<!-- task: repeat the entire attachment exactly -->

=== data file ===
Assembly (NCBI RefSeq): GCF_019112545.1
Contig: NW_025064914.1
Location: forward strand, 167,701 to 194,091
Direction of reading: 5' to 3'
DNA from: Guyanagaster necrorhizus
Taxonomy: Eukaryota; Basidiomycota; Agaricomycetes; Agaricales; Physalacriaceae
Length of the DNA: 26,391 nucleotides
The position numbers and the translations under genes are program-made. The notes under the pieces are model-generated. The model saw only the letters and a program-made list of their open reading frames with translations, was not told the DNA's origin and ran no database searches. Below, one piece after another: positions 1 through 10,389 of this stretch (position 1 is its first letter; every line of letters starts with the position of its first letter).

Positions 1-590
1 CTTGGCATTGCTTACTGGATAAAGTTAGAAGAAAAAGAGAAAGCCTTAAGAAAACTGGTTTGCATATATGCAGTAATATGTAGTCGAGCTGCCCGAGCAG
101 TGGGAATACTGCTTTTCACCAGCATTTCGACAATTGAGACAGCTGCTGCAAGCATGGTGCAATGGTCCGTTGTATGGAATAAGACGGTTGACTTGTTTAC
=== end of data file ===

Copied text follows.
Assembly (NCBI RefSeq): GCF_019112545.1
Contig: NW_025064914.1
Location: forward strand, 167,701 to 194,091
Direction of reading: 5' to 3'
DNA from: Guyanagaster necrorhizus
Taxonomy: Eukaryota; Basidiomycota; Agaricomycetes; Agaricales; Physalacriaceae
Length of the DNA: 26,391 nucleotides
The position numbers and the translations under genes are program-made. The notes under the pieces are model-generated. The model saw only the letters and a program-made list of their open reading frames with translations, was not told the DNA's origin and ran no database searches. Below, one piece after another: positions 1 through 10,389 of this stretch (position 1 is its first letter; every line of letters starts with the position of its first letter).

Positions 1-590
1 CTTGGCATTGCTTACTGGATAAAGTTAGAAGAAAAAGAGAAAGCCTTAAGAAAACTGGTTTGCATATATGCAGTAATATGTAGTCGAGCTGCCCGAGCAG
101 TGGGAATACTGCTTTTCACCAGCATTTCGACAATTGAGACAGCTGCTGCAAGCATGGTGCAATGGTCCGTTGTATGGAATAAGACGGTTGACTTGTTTAC